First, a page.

Heptadecatonic Drops: More Information

Excerpt from the preface of 17 Tones, a collection of pieces in 17-tone equal temperament published by Thürmchen Verlag:

Microtonal music played an important role in Johannes Fritsch’s seminar at the Cologne Hochschule für Musik. His preoccupation with universal harmony was supported by Clarence Barlow’s theory of quantized harmony. Departing from his treatise I started to develop my own theory of harmonic energy which predicts the amount of stability for a given tuning1. According to this, temperaments with 17, 19, and 22 steps per octave are marked by low system energies (i.e. high stability) for a musical context that allows a clear pitch percept, in addition to 12-tone temperament, of course. Despite their prevalence in older theories and compositions, tunings derived through equal subdivision of a tempered whole tone (into three, four, five, etc. steps) seem to have less importance due to relatively low stability.
The following graph shows the relevance of tempered tunings as a function of the number of steps per octave. (Relevance is an arbitrary measure for the stability of a tuning in a given acoustical and musical context [values from 0-10]. A clear pitch percept was assumed in the present case.)

For two reasons, we decided upon 17-tone temperament for our project (instead of the more favorable 19-tone tuning which, according to Joseph Yasser, will eventually replace the standard tuning). First, the 17 tones of the heptadecatonic tuning form an enharmonic system with two alternative pitches for each black piano key, as the naming of the pitches would suggest (c# <=> db). Thus, the traditional diatonic structure is maintained after the assignment of the 17 pitch classes onto two piano keyboards. Second, its 11th step (705.9 ct) deviates only by 4 cts from the just fifth (3:2), an almost unnoticeable difference. The circle of fifths closes after 17 fifths, e# and gb being enharmonically equivalent.
Easley Blackwood explored all tunings with 13 to 24 steps and wrote a collection of etudes for them. He describes the characteristics of the 17-tone temperament as follows (note Blackwood’s usage of note instead of tone):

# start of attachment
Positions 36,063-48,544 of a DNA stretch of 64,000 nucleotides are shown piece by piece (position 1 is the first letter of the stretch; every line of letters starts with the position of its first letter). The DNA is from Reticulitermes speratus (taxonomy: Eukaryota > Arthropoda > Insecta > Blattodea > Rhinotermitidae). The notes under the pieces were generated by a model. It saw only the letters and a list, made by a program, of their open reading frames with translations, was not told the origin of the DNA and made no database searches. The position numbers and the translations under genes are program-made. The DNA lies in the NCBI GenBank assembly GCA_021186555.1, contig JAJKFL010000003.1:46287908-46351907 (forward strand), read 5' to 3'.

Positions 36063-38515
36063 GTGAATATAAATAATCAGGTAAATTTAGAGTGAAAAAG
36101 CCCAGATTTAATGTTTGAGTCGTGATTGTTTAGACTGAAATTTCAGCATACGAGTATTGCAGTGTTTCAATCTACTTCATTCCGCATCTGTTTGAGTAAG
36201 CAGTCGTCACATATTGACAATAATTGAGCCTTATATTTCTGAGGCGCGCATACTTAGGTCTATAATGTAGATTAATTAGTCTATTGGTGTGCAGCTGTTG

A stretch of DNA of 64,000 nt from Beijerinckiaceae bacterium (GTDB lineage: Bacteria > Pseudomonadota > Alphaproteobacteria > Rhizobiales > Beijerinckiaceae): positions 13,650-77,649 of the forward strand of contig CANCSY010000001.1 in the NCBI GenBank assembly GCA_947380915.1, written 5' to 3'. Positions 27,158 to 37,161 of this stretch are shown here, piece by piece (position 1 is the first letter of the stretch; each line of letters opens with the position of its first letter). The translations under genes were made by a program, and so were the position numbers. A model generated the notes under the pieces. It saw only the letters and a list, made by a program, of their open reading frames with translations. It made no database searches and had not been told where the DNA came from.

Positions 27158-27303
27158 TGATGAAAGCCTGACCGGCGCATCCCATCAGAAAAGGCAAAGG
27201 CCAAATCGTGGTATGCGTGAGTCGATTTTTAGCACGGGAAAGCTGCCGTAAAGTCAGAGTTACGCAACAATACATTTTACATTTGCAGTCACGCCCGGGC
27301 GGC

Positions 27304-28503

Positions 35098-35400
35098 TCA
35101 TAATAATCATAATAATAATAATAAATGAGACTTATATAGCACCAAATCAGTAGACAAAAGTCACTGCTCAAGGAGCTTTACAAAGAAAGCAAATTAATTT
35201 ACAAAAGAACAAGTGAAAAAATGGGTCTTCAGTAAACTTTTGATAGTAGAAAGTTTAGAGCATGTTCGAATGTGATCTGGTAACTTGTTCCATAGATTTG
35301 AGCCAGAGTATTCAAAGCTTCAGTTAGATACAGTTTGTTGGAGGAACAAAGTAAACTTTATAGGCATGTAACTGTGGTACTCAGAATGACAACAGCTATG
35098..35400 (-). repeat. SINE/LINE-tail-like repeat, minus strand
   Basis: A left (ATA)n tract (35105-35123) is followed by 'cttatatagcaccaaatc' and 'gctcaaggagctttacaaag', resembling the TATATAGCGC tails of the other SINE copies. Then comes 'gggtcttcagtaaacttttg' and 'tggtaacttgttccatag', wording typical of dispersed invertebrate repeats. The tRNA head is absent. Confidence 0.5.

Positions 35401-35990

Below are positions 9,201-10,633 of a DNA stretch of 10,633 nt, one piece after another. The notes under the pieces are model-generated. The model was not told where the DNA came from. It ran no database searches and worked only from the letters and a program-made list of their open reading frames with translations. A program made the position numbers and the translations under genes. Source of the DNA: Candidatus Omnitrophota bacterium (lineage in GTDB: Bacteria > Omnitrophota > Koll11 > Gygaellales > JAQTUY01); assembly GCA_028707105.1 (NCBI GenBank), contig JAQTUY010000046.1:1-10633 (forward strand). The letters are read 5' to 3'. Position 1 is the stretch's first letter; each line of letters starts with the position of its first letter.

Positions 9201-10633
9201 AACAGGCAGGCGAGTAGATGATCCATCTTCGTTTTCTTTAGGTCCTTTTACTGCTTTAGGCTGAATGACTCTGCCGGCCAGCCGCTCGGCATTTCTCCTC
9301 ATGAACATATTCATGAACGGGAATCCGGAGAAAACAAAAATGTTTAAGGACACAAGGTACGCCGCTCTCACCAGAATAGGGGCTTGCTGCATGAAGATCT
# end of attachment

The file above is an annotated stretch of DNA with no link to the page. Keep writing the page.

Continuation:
This tuning has much in common with 12-note tuning, in that each contains diatonic scales of five equal major seconds and two equal minor seconds. In 17-note tuning, each major second spans three chromatic degrees (rather than two, as in the case of 12-note tuning), and each minor second spans one chromatic degree. But the 17-note triads are very discordant due to their large major thirds, and so the fundamental consonant harmony of the tuning is a major triad with an added minor seventh. The scale is very good due to the relatively small minor second, and the minor seventh chord may serve as tonics in the Dorian, Phrygian, and Aeolian modes.

The aim of our project was to encourage composers to create pieces that were suitable for two pianos (occasionally with some additional instruments). After overcoming some bureaucratic obstacles, the Cologne Hochschule für Musik provided the pianos for a semester in 1988, giving us the opportunity to experiment with this tuning.

The 17 pitches were assigned to both pianos as follows:


Step Cents Piano I Piano II
1 0 x x
2 71 x
3 141 x
4 212 x x
5 282 x
6 353 x
7 424 x x
8 494 x x
9 565 x
10 635 x
11 706 x x
12 776 x
13 847 x
14 918 x x
15 988 x
16 1059 x
17 1129 x x
18 1200 x x


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